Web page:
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Urban, E. (1996). Michael Fordham, Children as Individuals, London: Free Association Books, 1994. 184 pp., £15.95.. J. Child Psychother., 22(1):153-156.

(1996). Journal of Child Psychotherapy, 22(1):153-156

Michael Fordham, Children as Individuals, London: Free Association Books, 1994. 184 pp., £15.95.

Reviewed by
Elizabeth Urban

By the time I started child analytic training, Dr Fordham had semi-retired to his house in Jordans, where for almost twelve years I spent an hour on Friday afternoons. His consulting room had an air of worn comfort that was conducive to a good think. Near the centre was his wingback chair, into which he would settle, surrounded by books and other paraphernalia of his work. On a small table next to him rested an ashtray and a pipe, which he packed, lit, puffed and cleaned out while he listened, thought and spoke. Incongruent with the general atmosphere were the words etched on the filing cabinet, ‘Dr Fordham is a nit face’. They were written by his last child patient, whom he saw when he was nearing 80, five decades after he started his career in child analysis.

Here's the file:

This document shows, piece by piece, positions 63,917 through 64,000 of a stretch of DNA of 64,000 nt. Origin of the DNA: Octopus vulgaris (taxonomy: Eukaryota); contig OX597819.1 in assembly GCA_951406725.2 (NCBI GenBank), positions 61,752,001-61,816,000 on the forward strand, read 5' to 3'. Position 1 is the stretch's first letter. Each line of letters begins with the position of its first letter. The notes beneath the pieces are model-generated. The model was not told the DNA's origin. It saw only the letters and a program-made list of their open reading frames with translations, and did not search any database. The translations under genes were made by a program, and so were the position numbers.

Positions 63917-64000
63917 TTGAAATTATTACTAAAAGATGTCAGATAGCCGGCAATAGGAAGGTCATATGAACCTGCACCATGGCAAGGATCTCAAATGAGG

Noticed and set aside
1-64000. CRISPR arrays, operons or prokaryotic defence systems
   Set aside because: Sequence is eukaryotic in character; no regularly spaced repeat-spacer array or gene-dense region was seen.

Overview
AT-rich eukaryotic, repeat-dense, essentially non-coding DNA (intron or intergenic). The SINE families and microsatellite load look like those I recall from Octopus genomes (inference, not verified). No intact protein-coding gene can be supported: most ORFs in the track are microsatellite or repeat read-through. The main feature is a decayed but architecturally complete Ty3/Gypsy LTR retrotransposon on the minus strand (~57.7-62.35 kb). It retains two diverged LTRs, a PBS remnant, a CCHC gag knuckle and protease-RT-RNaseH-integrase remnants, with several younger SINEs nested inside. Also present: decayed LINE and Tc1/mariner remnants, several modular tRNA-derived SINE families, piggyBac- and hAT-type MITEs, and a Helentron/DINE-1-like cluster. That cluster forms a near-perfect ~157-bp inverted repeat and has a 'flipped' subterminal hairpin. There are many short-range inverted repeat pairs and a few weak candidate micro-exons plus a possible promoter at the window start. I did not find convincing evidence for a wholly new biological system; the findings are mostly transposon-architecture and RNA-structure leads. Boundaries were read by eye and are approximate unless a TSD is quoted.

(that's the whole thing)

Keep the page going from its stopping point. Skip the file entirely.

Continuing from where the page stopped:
The year before Fordham died, the last revision of his first book was published, bringing up to date over sixty years of his thinking about children. If the 1994 edition of Children as Individuals is viewed in relation to the preceding 1944 and 1969 editions, one can see the development of Fordham's thought over his long and productive life, making the historical significance of this volume beyond question.

Fordham entered child psychiatry quite by chance, and at a time when he began to think of himself as a Jungian. When he faced the task of developing an approach to the treatment of children, he had to till new ground.

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